White Sea BassWhite sea bass and young sea bass called sea trout were common at many of the piers but especially at the Ocean Park Pier.

• It is reported that the big white sea bass are coming into to surf to feed again and several were hooked off the Newport pier last night, with one weighing 48 pounds being landed. —Santa Ana Register, June 2, 1934

• Can fish see at night is definitely answered by anglers frequenting the pier at Ocean Park each night to fish for sea trout under the brilliant spotlights. Ed Marshall, in charge of the tackle store and end of pier fishing, reports increasing numbers of sportsmen taking up this fascinating method of deep-sea fishing. Good catches of sea trout are reported, which should reach maximum in a week or so, reports Marshall. —Van Nuys News, May 3, 1934

• Biggest Run of Sea Trout, Bass at Pier in Years—One hundred fifty white sea bass in a single evening’s fishing from the Ocean Park Pier during the past week is positive proof of the biggest run of sea trout in years, reports Commodore Bob Oefinger. Not only are great numbers of sea trout being taken at night under the spotlights, but halibut of unusual size and in quantity are also being landed on every unit of the fleet out from this popular fishing port. A few examples of individual catches are given here: Ten sea trout by Geo. Carlson, Pasadena, end of Ocean Park Pier; Fifteen halibut by L. Weiner, Los Angeles, end of Ocean Park Pier; Thirty sea trout by Bob McKay, Venice, end of Ocean Park Pier. —Van Nuys News, June 14, 1934

• One source said pier fishing was the finest in the last 10 years. Several hundred barracuda and white sea bass were taken from the Newport wharf alone yesterday. —Santa Ana Register, May 25, 1939

Sharks and “Biggest Fish From a California Pier”—Back in the day when the giant sea bass were a commonly caught species, the equipment was heavy and the bait was big. However, you never knew what you were going to catch and this shark might have been the largest fish taken from a California pier.

• Newport Beach, Oct. 30—A genuine “man eating” shark, fourteen feet long and weighing approximately 1800 pounds, said to be the largest fish ever caught from the Newport Pier, was hauled to land shortly after 2 o’clock Monday afternoon by Frank Claudenia. The battle between the huge sea monster and Claudenia waged only for fifteen minutes when onlookers, realizing that the catch at the end of the line was of such nature that it could not probably have been landed, made for their homes for a rifle which to shoot the monster. R. J. Shaffer of this city, who had been fishing on the pier, was the first to reach shore and return with a rifle. He immediately took four shots at the monster. The last of the shots succeeded in hitting the “man eater” in a vital spot and he floated quietly on the water. A team of horses was secured to draw him upon the beach. The news of the large catch soon spread and hundreds of persons from both Balboa and Newport rushed to see the huge fish… According to the version of the catch as explained by Claudenia, the monster had tackled several hooks of other fishermen but had succeeded in breaking their lines. The fish then took his bait which consisted of a three pound mackerel and started for deep water. While he held him others ran for a rifle and the huge sea monster’s life was soon ended. —Santa Ana Register, October 30, 1923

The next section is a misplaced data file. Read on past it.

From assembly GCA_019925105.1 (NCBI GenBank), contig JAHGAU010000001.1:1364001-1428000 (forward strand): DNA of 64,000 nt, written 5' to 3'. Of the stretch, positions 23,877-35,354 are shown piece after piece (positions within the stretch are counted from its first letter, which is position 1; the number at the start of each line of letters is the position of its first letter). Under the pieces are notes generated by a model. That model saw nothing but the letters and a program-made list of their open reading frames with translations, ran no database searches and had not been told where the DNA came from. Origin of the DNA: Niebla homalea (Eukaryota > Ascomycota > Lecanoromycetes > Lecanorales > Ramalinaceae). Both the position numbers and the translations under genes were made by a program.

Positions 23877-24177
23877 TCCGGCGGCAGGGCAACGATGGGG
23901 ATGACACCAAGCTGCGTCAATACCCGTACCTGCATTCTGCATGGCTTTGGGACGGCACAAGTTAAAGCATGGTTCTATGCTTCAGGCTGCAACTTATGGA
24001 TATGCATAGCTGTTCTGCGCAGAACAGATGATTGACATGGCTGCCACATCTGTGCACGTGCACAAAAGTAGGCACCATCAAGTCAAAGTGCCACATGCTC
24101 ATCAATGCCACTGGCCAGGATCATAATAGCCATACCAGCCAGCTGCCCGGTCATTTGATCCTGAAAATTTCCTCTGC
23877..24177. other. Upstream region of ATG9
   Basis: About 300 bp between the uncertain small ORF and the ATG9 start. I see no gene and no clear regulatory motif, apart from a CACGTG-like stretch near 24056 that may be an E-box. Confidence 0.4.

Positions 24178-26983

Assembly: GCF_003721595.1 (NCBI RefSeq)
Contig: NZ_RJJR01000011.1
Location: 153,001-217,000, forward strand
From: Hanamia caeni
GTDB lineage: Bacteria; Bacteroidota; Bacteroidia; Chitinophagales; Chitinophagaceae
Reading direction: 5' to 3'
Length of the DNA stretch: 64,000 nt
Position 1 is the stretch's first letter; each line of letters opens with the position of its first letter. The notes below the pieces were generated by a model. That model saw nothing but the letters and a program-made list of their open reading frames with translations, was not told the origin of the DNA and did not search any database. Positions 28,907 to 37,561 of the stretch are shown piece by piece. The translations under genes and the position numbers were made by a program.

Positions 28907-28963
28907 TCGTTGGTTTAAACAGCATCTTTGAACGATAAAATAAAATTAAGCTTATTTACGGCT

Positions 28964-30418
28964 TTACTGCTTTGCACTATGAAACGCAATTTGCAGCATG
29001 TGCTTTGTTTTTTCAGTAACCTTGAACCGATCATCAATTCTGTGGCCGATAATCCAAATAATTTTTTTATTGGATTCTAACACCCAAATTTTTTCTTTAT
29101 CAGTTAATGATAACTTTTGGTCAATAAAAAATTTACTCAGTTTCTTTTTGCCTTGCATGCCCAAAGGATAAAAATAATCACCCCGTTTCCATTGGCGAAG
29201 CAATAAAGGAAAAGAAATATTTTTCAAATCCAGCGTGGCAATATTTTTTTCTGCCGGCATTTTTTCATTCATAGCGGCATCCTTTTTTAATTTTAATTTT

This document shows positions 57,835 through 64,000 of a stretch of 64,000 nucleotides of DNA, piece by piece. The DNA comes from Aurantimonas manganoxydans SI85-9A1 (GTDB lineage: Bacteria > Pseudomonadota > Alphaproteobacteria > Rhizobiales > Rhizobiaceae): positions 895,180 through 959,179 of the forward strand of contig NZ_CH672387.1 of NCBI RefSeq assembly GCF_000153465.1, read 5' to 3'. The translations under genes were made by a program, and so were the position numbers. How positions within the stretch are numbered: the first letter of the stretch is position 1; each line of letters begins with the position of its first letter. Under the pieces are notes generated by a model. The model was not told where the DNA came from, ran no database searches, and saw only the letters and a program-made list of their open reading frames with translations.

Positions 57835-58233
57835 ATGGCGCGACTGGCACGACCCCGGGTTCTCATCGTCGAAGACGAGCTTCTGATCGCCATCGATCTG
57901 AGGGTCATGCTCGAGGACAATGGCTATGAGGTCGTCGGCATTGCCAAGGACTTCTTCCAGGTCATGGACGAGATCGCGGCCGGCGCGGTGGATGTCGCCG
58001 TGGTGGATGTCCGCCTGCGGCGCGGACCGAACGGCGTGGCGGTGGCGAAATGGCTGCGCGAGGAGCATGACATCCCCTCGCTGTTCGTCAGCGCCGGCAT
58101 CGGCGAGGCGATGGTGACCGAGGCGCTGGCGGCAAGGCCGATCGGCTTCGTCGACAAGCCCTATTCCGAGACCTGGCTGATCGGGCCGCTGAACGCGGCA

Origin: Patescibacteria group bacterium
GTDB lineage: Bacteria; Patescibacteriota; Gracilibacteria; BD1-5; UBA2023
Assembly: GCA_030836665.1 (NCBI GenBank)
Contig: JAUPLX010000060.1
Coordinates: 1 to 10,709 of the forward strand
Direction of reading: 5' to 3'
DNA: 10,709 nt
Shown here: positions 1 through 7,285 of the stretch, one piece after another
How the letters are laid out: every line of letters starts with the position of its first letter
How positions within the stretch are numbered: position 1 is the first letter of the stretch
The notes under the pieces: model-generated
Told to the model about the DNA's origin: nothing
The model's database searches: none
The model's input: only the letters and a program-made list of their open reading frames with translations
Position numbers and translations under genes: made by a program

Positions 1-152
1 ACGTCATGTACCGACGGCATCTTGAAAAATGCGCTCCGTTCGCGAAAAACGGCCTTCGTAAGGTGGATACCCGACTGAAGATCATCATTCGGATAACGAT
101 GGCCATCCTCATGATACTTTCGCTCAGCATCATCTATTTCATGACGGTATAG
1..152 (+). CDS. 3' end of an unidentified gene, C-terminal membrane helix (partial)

A second version contained additional information.

•  Take Giant Shark On Hook—Sea Monster 15 Feet Long Weighed 1,800 Pounds—A shark 15 feet long, weighing about 1,800 pounds and 57 inches in circumference was caught off the Newport pier by Frank Claudenia. He had been after jewfish when the shark swallowed his hook. The big fish pounded the piling and put up a fight until he was shot with a rifle by Rube Schaffer. When the shark was finally brought into the surf a team of horses was hitched on and the fish pulled ashore. The fish is what is known as a mackerel or bone shark and is a sea scavenger. It is not of the man-eating variety. —The Evening Standard, Uniontown, Pennsylvania, December 12, 1923

• Two immense sharks were caught by Cash Ramsey yesterday from the [Huntington Beach] wharf with a jewfish hook and line, and were towed in and landed on the sand. The larger one measured nine and one-half feet in length and weighed 500 pounds, the other one being almost as large. They were very ugly looking fish, with an immense mouth. A jewfish was caught from the wharf by Mr. Warner, weighing 157 pounds, the same day. There seemed to be a school of large fish around the wharf hunting for food… A. L. Reynolds landed a twenty-two pound yellowtail from the wharf and several fine lobsters weighing five pounds each. —Santa Ana Register, November 3, 1905